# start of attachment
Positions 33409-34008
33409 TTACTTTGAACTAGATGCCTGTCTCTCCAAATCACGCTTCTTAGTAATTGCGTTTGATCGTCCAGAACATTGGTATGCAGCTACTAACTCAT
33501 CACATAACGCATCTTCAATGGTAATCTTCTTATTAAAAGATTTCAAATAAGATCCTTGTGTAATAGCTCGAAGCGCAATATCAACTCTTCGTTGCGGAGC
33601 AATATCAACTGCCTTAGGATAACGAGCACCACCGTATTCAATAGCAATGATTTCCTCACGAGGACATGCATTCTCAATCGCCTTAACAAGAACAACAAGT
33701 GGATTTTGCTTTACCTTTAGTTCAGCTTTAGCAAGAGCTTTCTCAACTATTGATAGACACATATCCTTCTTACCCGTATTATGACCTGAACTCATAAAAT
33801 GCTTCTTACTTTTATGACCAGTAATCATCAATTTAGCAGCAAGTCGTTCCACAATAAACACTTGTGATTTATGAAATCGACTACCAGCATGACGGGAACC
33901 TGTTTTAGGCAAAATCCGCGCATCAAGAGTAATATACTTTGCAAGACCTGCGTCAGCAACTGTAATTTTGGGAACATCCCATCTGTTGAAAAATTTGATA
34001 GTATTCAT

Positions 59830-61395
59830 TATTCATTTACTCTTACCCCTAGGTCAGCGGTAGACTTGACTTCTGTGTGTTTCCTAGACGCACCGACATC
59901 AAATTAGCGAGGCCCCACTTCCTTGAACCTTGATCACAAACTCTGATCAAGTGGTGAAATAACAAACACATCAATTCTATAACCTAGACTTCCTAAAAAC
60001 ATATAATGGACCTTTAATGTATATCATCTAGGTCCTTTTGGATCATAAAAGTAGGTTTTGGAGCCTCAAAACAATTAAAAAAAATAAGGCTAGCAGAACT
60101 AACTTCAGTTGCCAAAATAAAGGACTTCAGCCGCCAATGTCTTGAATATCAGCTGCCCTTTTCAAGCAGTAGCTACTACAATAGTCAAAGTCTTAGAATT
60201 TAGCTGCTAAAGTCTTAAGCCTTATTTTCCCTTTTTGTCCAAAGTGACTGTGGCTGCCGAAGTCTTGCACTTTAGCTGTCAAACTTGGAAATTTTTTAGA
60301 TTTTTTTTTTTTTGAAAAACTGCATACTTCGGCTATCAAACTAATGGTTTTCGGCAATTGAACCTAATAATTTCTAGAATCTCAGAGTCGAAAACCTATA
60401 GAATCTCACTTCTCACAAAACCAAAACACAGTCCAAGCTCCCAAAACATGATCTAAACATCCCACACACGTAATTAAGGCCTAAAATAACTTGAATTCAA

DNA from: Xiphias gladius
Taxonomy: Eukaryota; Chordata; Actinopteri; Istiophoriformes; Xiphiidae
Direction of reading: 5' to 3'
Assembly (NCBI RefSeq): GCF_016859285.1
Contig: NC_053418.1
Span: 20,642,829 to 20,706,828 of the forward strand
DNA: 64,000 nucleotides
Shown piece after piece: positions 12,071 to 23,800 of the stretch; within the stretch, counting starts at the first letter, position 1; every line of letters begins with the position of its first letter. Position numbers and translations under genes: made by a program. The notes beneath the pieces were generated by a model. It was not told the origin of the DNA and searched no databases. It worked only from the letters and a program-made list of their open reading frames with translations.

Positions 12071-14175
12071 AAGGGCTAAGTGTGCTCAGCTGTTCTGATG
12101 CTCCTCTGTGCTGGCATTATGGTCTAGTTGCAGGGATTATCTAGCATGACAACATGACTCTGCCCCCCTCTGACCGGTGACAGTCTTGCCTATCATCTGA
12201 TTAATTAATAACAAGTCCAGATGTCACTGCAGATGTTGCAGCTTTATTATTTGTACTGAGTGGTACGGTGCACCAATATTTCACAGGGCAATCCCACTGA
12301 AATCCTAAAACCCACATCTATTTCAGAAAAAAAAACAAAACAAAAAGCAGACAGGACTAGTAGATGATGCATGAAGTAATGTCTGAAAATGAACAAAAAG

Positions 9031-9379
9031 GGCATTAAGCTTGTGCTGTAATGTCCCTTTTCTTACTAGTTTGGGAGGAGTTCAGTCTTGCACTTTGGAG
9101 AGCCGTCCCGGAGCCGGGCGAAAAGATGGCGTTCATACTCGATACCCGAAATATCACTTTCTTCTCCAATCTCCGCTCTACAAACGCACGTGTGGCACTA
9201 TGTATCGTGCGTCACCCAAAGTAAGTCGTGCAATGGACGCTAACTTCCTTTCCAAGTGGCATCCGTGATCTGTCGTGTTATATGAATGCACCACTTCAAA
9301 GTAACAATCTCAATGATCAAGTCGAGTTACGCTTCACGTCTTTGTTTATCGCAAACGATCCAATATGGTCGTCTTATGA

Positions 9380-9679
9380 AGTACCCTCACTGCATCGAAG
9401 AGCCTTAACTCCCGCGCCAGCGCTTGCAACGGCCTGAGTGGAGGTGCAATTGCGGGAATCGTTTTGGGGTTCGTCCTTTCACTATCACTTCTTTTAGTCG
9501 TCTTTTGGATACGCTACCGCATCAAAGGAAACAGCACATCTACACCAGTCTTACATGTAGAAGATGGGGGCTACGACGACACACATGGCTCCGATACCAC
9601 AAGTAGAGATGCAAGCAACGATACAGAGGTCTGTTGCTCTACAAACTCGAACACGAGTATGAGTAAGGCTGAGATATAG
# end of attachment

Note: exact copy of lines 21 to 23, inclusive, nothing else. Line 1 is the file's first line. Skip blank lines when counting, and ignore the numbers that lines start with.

Contig: NC_053418.1
Span: 20,642,829 to 20,706,828 of the forward strand
DNA: 64,000 nucleotides